Honeysuckle has a rich perfume redolent of the summers of my childhood spent in Rock Hill, South Carolina. The long days of summer would stretch out before me as I focused on building up callouses on my bare feet, finding mason jars to house lightning bugs and harvesting the sweet nectar of honeysuckles. I’d search through the climbing, creeping confines of the honeysuckle bush. With each fragrant flower I’d pull the thread like stem and watch as a tiny clear, sticky drop of nectar would emerge. Nature’s candy. Pressing the sweet treat to my tongue I’d enjoy the tiny delight and a moment later search for the next flower.
I also spent plenty of time jumping off picnic tables and trying to defy gravity with my best friend and neighbor Ashley. Ashley was a year younger than me, a toe headed country boy who dreamt of being a professional wrestler. We created games like Danger workers that involved shimmying along the brick window sill between the house and a holly bush to save invisible victims. We harvested ” Poconos”and fern fronds to cook over imaginary fires. We rode our bikes from dusk until dawn, captured fireflies and ants. We played with Star Wars action figures in a heap of red clay that had appeared when the septic tank had to be dug up. I was always Princess Leah and lamented the obvious dearth of female characters in action movies. At least she was spunky.
One week Ashley went away to summer camp for a week. At nine years old a week seemed like an eternity to be without my friend. And I was jealous that my family wasn’t able to send me away to camp. So I created an imaginary camp of my own. I made piggy banks out of discarded milk cartons and made stick houses for cicadas. I even created imaginary drama with imaginary campers. Ashely would return home each afternoon with his newly tie dyed T-shirt or acorn mobile and I’d show off my cardboard squirrel and share my imaginary camp drama. On the forth day of camp Ashley split his chin open while roller skating and had to go to the hospital for stitches. I couldn’t match that drama, so I pretended my camp ended early. It was getting to be too elaborate a hoax. I felt pressure to up the ante every day. By Thursday I was exhausted with keeping up my make believe world.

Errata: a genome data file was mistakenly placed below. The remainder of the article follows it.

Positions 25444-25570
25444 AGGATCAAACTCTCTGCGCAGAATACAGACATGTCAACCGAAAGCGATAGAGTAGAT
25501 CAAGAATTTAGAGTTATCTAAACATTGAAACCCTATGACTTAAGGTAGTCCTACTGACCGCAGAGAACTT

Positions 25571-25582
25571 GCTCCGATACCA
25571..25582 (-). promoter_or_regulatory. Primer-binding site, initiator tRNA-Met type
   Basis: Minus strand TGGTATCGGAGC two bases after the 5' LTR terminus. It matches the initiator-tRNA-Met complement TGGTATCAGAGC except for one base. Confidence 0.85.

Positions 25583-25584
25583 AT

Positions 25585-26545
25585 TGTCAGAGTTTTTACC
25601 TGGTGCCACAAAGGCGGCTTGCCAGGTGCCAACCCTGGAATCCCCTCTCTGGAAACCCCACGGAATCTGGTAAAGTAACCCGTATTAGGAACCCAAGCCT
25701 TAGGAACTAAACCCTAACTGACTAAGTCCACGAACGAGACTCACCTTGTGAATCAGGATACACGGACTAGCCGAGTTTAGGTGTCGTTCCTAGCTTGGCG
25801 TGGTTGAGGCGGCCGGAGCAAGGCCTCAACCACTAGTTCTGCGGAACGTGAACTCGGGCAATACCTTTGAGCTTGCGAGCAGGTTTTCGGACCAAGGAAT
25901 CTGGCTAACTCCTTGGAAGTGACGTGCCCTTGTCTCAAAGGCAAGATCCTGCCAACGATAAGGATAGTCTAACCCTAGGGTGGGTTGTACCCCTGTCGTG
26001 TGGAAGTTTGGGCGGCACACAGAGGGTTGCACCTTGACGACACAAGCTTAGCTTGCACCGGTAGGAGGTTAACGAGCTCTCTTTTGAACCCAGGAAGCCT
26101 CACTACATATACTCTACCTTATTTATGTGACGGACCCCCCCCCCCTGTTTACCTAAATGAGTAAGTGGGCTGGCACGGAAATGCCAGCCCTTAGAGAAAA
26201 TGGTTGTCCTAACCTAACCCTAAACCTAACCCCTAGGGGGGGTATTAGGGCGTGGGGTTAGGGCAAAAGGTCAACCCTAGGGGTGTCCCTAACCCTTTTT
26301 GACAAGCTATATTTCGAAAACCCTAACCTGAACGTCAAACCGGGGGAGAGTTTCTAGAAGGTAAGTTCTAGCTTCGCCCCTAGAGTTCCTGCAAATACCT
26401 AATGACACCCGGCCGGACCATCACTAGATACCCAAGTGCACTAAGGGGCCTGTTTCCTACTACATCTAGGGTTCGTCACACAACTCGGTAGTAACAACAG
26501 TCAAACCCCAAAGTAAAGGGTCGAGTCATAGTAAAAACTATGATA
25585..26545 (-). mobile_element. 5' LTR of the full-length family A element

I actually didn’t mind being alone. I was quite proficient at entertaining myself. Without others there to distract I had all my thoughts and imagination free to roam about. In cut off jeans or terry cloth jumpers I’d make my way through muddy ditches, rocky creeks and shady woods. Not to mention the entire days worth of make believe camp drama I created.
I’d have to guess that the amount of time I actually spent in a honeysuckle bush was probably pretty minimal relative to the activities of a summer day. However the dizzy sweet aroma of the honeysuckle continues to bring back this entire rush of emotions. I can feel mud between my naked toes, the anxiety of lying, the exhilaration from running across hot pavement in bare feet, the absolute joy of an everyday water sprinkler and the taste of melting, dripping Popsicles. Inhaling I recall the rough and scratchy heat of bricks as I slid across my window sill, the sting of a honey bee hidden in clover, the innocence of a first kiss, the rush of watching roman candles explode in the street, the sigh of sunset and the first glow of fireflies. Summer is full of the simplest pleasures. What smell takes you back?